The book also contains various bits of interesting bibliometric information, such as this, which shows that the variation in the productivity of the Astronomy Centre over time.

us-astronomy-50-powerpoint

Anyway, for those who are interested, the whole collection of slides can be viewed here:

Thanks to Seb Oliver and the rest of the Astronomy Centre for organizing this very enjoyable event – and for sending me the slides! Here’s to the next 50 years of Astronomy at the University of Sussex!

 

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The Conundrum Conundrum

Posted in Uncategorized with tags , , on December 19, 2013 by telescoper

Last week I attended a talk here at Sussex by Andrew Liddle who came back from Edinburgh especially fro the event (and not at all  in order to attend the Astronomy Centre Christmas Party, coincidentally later the same day). When he circulated the details of his talk, the title he gave was Cosmological Conundrums. Not being at all pedantic I naturally suggested that it should be Cosmological Conundra. Somewhat to my surprise he made that correction on the title slide of his talk. Later on, at the dinner, colleagues of mine argued that conundrum isn’t a Latin word so shouldn’t have a Latin plural; in much the same way that the plural of “bum” is not “ba”.

Actually the origin of the word “conundrum” is a bit of a puzzle in its own right. For one thing it certainly isn’t a word having an origin in Latin; the trusty Oxford English Dictionary says “Origin Lost” and Chambers says “Etymology Unknown”. Interestingly there are many variant spellings (such as quonundrum and quadundrum) and no less than 5 different definitions, given here in order of first recorded occurrence in written English (the first in 1596).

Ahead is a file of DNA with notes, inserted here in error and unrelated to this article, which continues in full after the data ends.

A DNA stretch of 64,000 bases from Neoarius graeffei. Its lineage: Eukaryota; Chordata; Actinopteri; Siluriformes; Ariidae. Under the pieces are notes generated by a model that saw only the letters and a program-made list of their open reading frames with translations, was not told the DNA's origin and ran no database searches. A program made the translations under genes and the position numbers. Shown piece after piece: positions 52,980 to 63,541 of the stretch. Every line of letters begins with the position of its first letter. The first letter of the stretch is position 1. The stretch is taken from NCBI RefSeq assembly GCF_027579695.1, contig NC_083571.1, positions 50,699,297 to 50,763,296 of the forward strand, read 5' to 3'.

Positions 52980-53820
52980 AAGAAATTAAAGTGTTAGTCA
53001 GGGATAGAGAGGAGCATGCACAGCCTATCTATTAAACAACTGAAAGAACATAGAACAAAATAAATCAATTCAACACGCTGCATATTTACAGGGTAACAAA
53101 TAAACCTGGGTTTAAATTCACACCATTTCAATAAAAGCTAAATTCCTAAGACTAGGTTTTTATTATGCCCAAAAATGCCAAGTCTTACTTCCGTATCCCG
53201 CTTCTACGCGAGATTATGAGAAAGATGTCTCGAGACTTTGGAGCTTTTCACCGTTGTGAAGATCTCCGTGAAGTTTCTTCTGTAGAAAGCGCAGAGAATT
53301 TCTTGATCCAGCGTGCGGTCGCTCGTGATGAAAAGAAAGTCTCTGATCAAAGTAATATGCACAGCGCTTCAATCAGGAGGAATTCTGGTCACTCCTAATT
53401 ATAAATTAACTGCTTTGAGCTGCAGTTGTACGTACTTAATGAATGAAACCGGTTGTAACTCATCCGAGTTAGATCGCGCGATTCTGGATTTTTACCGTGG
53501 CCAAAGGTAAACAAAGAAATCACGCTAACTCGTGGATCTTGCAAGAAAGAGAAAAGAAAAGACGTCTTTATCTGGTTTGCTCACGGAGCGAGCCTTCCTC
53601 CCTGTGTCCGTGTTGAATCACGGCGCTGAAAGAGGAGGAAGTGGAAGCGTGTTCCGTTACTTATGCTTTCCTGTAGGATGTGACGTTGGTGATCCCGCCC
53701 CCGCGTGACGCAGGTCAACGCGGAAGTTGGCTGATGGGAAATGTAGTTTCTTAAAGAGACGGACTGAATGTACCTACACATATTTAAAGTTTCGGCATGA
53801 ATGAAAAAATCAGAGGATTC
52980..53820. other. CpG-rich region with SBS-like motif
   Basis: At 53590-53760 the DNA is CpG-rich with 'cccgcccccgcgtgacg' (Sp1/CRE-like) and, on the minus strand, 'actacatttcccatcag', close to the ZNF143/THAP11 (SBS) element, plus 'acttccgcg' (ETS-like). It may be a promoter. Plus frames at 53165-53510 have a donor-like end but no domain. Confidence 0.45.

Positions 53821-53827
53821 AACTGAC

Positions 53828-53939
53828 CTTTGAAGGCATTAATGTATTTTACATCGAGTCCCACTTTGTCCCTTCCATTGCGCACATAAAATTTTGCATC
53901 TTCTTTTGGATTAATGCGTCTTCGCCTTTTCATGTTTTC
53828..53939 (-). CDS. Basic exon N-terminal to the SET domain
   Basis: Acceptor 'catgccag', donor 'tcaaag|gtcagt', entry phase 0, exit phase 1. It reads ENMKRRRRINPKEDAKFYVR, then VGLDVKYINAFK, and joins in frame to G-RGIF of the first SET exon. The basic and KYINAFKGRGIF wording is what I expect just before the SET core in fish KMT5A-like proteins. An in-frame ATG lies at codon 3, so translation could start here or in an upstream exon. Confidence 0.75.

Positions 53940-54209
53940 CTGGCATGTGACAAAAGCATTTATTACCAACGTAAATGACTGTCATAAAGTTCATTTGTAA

1. Applied abusively to a person. (? Pedant, crotchet-monger, or ninny.)

2.  A whim, crotchet, maggot, conceit

3.  A pun or word-play depending on similarity of sound in words of different meaning.

4. a. A riddle in the form of a question the answer to which involves a pun or play on words: called in 1769 conundrumical question. b. Any puzzling question or problem; an enigmatical statement.

5.  A thing that one is puzzled to name, a ‘what-d’ye-call-it’. rare.

It is 4b that represents the most common modern usage; that first came into English as late as 1790. The OED also argues quite strongly that 1 is not the first  use in English and probably doesn’t convey the original meaning; it’s just the first example of the word having been found in a written document.

So does the fact that “conundrum” is not a Latin word mean that its plural should be “conundrums” rather than “conundra”?

Maybe. But probably not. The best theory the OED gives for its etymology is “originating in some university joke, or as a parody of some Latin term of the schools, which would agree with its unfixed form in 17–18th cent”. I would argue that if conundrum is a made-up word meant to imitate or parody a Latin term then it should in fact be treated in the same way when forming its plural. The last thing anyone wants is a half-hearted parody and, in any case, I’m sure that the students who coined the term would have used the appropriate plural form.

Anyway, in the course of this investigation I discovered the word “crotchet-monger”, which I simply must try to get into my next public lecture.